Adherence to medication and self-management in stroke patients.

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    • Abstract:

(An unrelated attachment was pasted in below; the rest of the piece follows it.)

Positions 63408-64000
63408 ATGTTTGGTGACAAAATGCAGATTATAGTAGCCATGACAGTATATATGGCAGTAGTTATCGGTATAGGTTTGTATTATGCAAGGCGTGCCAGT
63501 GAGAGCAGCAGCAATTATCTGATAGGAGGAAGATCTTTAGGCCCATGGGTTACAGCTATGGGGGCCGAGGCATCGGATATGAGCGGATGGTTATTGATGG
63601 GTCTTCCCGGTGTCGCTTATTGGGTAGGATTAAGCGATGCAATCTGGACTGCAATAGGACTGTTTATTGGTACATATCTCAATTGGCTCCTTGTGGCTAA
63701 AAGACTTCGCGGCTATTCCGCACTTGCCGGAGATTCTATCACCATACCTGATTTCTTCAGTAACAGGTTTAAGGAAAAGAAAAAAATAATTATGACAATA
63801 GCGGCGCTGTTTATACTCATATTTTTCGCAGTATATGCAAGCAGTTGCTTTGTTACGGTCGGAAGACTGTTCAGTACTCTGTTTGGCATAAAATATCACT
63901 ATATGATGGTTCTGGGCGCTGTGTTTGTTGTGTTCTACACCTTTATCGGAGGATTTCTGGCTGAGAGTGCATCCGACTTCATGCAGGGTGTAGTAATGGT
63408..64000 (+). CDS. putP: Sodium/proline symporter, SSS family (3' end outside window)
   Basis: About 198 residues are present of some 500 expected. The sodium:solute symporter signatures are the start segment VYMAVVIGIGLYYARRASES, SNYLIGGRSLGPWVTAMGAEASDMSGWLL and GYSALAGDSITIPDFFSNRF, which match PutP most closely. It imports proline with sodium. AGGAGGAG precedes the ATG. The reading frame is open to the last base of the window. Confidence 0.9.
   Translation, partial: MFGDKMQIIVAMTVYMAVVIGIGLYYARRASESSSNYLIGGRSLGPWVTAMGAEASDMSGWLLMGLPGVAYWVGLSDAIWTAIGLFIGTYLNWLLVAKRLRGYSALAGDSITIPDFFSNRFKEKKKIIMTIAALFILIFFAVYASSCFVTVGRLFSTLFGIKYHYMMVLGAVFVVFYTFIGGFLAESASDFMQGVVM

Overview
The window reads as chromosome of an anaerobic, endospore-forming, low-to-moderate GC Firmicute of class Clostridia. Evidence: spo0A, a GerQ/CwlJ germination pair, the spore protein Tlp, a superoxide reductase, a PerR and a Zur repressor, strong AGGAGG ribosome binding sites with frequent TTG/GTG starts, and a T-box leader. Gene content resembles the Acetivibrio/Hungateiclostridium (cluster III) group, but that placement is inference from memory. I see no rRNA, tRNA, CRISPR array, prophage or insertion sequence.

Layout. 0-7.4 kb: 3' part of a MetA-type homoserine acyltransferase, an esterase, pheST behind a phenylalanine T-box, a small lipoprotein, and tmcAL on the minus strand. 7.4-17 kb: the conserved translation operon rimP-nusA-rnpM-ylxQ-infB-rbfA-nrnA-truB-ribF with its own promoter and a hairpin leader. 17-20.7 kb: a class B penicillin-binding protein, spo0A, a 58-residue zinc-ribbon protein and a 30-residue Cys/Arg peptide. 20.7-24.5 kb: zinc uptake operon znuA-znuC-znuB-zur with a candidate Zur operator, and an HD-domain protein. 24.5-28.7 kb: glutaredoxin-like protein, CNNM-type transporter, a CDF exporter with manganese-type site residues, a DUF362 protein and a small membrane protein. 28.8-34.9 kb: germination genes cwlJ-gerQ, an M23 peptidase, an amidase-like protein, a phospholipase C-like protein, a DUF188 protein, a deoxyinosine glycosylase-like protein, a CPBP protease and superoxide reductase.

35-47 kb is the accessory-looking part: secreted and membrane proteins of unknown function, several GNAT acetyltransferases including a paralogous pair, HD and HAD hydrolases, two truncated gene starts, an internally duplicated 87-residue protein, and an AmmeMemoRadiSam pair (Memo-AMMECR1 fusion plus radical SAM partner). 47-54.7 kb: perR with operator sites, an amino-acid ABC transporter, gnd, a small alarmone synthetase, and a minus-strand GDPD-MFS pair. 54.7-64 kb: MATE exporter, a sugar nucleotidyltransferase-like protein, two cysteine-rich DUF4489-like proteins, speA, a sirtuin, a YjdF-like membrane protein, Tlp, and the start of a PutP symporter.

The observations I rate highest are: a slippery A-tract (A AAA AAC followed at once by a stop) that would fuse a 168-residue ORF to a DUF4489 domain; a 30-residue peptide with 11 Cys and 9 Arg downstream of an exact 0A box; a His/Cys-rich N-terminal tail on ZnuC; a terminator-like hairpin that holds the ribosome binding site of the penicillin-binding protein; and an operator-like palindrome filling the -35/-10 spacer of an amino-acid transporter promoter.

Background: Stroke is the third most common cause of mortality and one of the leading causes of adult physical disability in England. Medical treatment is imperative for the management of stroke and the risk reduction of recurrent stroke. The success of a medical treatment is determined largely by adherence. However, research has shown that adherence to medication in patients who have had a stroke is often suboptimal. Self-management interventions have been shown to improve adherence in long-term conditions. The impact of self-management interventions specifically on adherence to stroke medication is unknown. Objective: To review systematically the impact that self-management interventions have on adherence to stroke medication. Method: The online databases that were systematically searched included PsychINFO, MEDLINE, EMBASE, Scopus, Cochrane Database of Systematic Reviews, CINAHL and Web of Science. Reference lists of retrieved studies were handsearched. Results: Six studies met the criteria for inclusion in the systematic review. Self-management interventions for stroke patients were effective in improving adherence to stroke medication in the short term. However, in the longer term, these benefits were not maintained. Conclusions: Applying self-management interventions to improve medication adherence in stroke patients across integrated clinical settings shows promise. However, further development of such interventions and research is recommended, with more stringent methodologies and longer follow-up periods. [ABSTRACT FROM AUTHOR]
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